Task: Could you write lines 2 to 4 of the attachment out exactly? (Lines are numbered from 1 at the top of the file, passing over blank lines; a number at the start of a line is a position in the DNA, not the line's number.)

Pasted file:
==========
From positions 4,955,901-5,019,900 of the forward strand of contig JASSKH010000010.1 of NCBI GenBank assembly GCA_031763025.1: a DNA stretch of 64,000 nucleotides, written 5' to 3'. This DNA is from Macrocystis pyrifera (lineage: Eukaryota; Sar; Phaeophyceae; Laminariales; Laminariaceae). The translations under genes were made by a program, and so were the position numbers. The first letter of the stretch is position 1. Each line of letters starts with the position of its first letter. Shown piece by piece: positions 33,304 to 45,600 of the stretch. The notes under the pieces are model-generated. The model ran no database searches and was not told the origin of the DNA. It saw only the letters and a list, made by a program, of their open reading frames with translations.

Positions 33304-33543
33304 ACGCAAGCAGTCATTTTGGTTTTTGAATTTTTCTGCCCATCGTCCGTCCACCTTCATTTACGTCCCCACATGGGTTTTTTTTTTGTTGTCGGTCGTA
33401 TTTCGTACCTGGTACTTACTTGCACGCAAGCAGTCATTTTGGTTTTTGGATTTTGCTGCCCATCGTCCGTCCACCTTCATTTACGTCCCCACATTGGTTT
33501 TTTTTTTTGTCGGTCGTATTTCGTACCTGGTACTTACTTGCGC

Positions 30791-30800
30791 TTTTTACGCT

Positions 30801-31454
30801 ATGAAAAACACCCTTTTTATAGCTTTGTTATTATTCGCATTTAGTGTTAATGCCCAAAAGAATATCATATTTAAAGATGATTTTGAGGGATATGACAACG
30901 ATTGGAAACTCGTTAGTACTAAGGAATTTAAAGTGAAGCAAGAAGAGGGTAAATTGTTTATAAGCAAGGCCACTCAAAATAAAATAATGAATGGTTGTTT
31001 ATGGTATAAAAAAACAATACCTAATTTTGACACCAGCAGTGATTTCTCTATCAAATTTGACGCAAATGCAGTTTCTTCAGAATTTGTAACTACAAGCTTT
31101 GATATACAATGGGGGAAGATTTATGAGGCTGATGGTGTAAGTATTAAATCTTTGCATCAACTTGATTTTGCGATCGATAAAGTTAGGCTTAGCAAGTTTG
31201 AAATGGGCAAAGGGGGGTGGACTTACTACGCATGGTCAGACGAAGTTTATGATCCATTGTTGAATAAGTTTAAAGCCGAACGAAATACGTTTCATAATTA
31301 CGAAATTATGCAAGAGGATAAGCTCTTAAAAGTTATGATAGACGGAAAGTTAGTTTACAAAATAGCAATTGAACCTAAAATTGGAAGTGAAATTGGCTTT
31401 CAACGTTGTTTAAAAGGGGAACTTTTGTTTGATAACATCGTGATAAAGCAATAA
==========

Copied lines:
Positions 33304-33543
33304 ACGCAAGCAGTCATTTTGGTTTTTGAATTTTTCTGCCCATCGTCCGTCCACCTTCATTTACGTCCCCACATGGGTTTTTTTTTTGTTGTCGGTCGTA
33401 TTTCGTACCTGGTACTTACTTGCACGCAAGCAGTCATTTTGGTTTTTGGATTTTGCTGCCCATCGTCCGTCCACCTTCATTTACGTCCCCACATTGGTTT